Parillas (mixed grills) are also ubiquitous and with the great exchange rate, eating steak almost every day is very possible. Sirloin Steak is referred to as Bife de Chorizo, not to be confused with the sausage of the same name. One of the best parillas in MDP is Palacio del Bife. Palacio del Bife is excellent, although pricey. Bargain bites can be found in casual restaurants, such as those found on the pedestrian strip, San Martin .

Empanadas in Argentina are great for the first few days, but once you realize that unless you plan well in advance, this is the only food you can get during the daily siesta for lunch. Bariloche on Calle Mitre has some of the best around.

After you've entered a beef coma and can't take any more steak, Amigos Del Mar sushi restaurant is the only Japanese food in Mar Del Plata. There are several oriental "Tenedor Libres" (cheap buffet style restaurants) and some trendier restaurants in Alem that claim to do Chinese or Japanese food but just don't cut it.

The most traditional place to eat in the "Happy City", as Mar del Plata is also called, is "Manolo". This low-key restaurant has three branches (one on Rivadavia street, one right on the coast, and the newest one on Alem). Food quality is great and almost anything you order is to share. Great seafood too. A very nice alternative to the pier, especially if you're on foot. You can't leave Mar del plata until you've tried "churros" from this establishment. They are the best!!! Don't expect anything fancy (tiny paper napkins and waiters always in a rush), but be sure to leave with a full, happy stomach.




Alem street is the heart of nightlife in the city. You will find countless pubs, bars, nightclubs in about a 6 square block area. The discos are located north of town: for 90 pesos, Sobremonte is quite an experience. Chocolate and Gap also are a lot of fun on the right night.




Mar del Plata boasts over 500 hotels, the majority falling into the two- and three-star category. As usual, things get cheaper the further inland you go, but you can still get a reasonable rate two or three blocks from the beach.

  • Hotel Ramos Mejia, Entre Rios y Moreno, ☎ +54 223 495 5949. Double $60.
  • Hotel Galeon, Buenos aires 2431, ☎ +54 223-4910877, fax: +54 223-4959200, e-mail: Check-in: 1200, check-out: 1100. Family owned hotel, helpful staff, very pleasant stay. Double $100.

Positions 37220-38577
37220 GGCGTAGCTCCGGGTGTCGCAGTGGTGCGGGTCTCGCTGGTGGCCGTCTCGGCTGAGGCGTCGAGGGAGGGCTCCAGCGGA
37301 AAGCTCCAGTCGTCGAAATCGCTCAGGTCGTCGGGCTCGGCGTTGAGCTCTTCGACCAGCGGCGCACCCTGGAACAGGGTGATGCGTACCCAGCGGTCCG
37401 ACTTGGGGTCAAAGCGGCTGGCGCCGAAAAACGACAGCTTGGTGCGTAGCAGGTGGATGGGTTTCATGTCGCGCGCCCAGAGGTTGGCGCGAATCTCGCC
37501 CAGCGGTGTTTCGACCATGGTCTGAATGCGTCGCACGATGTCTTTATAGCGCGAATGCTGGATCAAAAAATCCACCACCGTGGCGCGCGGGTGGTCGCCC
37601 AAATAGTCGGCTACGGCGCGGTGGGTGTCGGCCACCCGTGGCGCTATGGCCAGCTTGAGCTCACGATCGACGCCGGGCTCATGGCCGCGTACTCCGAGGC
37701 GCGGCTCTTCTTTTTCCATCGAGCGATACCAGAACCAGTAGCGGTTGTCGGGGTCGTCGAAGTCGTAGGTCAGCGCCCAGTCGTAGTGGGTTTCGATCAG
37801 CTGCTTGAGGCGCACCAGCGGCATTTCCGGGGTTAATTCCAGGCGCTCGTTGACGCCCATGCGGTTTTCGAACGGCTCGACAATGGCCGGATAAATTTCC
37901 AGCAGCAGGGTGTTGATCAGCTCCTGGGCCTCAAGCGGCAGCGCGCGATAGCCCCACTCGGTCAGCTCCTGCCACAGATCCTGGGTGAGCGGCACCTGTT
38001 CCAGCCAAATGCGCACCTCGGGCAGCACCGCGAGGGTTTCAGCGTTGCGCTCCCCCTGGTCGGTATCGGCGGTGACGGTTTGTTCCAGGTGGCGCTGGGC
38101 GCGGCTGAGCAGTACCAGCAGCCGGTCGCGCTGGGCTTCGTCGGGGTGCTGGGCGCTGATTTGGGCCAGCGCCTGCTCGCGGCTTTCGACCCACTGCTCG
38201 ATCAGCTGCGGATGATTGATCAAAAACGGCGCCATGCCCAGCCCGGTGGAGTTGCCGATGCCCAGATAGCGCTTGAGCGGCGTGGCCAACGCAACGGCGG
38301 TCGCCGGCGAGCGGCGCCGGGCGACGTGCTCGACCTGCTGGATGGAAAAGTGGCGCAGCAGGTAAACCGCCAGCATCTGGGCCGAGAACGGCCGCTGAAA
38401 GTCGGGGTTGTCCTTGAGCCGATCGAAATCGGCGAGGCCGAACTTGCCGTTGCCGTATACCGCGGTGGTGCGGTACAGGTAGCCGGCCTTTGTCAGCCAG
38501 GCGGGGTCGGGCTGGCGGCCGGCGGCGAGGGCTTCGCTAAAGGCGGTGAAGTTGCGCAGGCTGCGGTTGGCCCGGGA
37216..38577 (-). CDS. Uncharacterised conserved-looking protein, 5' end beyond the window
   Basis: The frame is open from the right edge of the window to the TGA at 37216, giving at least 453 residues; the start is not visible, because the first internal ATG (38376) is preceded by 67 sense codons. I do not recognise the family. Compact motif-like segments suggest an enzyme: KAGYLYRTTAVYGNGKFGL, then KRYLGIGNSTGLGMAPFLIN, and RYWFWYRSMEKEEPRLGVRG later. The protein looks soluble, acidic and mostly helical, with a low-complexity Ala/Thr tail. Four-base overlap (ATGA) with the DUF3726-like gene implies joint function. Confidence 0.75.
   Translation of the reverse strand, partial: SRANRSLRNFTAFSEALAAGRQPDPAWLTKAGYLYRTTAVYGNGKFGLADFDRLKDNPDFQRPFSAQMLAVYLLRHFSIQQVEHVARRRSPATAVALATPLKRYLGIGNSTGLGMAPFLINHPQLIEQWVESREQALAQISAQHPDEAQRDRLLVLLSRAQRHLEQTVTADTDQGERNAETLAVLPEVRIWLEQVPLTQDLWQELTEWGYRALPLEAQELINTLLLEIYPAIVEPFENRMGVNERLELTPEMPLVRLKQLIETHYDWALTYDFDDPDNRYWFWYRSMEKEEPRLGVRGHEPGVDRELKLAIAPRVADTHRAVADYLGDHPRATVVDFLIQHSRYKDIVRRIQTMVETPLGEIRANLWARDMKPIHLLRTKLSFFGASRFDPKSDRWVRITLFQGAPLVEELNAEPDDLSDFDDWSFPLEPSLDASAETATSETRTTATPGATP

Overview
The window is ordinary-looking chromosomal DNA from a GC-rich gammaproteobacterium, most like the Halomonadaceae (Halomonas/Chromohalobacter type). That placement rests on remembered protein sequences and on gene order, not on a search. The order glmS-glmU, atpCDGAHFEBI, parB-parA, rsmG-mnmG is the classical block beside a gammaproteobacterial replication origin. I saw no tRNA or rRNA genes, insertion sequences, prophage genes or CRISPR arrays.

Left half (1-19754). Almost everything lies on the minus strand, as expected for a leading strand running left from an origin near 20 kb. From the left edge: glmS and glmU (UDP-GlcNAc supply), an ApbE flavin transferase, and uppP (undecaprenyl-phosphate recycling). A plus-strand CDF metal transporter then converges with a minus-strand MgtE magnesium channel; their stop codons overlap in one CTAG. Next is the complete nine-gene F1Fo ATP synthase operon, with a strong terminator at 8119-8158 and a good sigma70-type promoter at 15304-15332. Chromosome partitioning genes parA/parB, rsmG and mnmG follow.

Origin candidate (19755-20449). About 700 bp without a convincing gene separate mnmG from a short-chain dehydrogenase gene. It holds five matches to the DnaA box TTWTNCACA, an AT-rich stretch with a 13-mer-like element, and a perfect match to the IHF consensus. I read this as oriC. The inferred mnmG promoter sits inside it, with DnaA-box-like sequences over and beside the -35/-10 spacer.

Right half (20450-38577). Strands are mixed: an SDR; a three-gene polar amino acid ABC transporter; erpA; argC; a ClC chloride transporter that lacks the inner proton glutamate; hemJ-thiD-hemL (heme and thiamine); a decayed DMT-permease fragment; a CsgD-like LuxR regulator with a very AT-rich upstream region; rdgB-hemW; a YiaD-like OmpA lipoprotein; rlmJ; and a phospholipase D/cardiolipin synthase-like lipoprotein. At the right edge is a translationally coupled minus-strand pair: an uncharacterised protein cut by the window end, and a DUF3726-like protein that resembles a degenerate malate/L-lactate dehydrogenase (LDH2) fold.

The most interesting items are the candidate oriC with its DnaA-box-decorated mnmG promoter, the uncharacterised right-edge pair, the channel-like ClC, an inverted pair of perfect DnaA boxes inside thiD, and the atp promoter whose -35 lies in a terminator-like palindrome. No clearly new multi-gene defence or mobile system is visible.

• Hotel Mar del Mundo, Catamarca 1239, ☎ +54 223 493 0245, fax: +54 223 493 0245, e-mail: Family owned hotel, superb location.
  • Hotel Patio Del Mar, San Luis 1362, ☎ +54 223 495-6660. Basic two-star, four blocks from the beach.
  • Hotel Selent, Arenales 2347, ☎ +54 223 494-0878. Offers quiet rooms three blocks off the beach behind the Casino. The trade off is no exterior windows. Nice lobby, friendly bi-lingual staff. WiFi in the lobby. Single ar$94, double $134, apartments starting around $300. Breakfast included.
  • Hotel Denver, Arenales 2477, ☎ +54 223 494-1618. Three-star hotel with mid-range prices has a gym, a stylish lobby, WiFi and breakfast. Often booked during the high season, so call ahead.
  • Hotel Dora, ☎ +54 223 491-0033. A faded four star with gym, pool, spa, some rooms with views, just off the beach. Some bilingual staff. Triple AR$320.
  • Sheraton Mar del Plata Hotel, Alem 4221, ☎ +54 223 414 0000. Check-in: 3PM, check-out: 12PM. One of two modern 5 star in town, or, on the edge as it's located behind the port 4 km from the casino beaches. Nice view towards the famous Golf Club and the Port. This hotel was home to George W Bush during his visit to the city in 2006. Indoor spa (AR$40 extra charge, 16 and up age limit strictly inforced), large outside swimming pool, 2 restaurants and extensive conference rooms. Some services not available outside of high season (Jan-March 1, Easter week). US$100.
  • Gran Hotel Hermitage, Boulevar Marítimo 2657.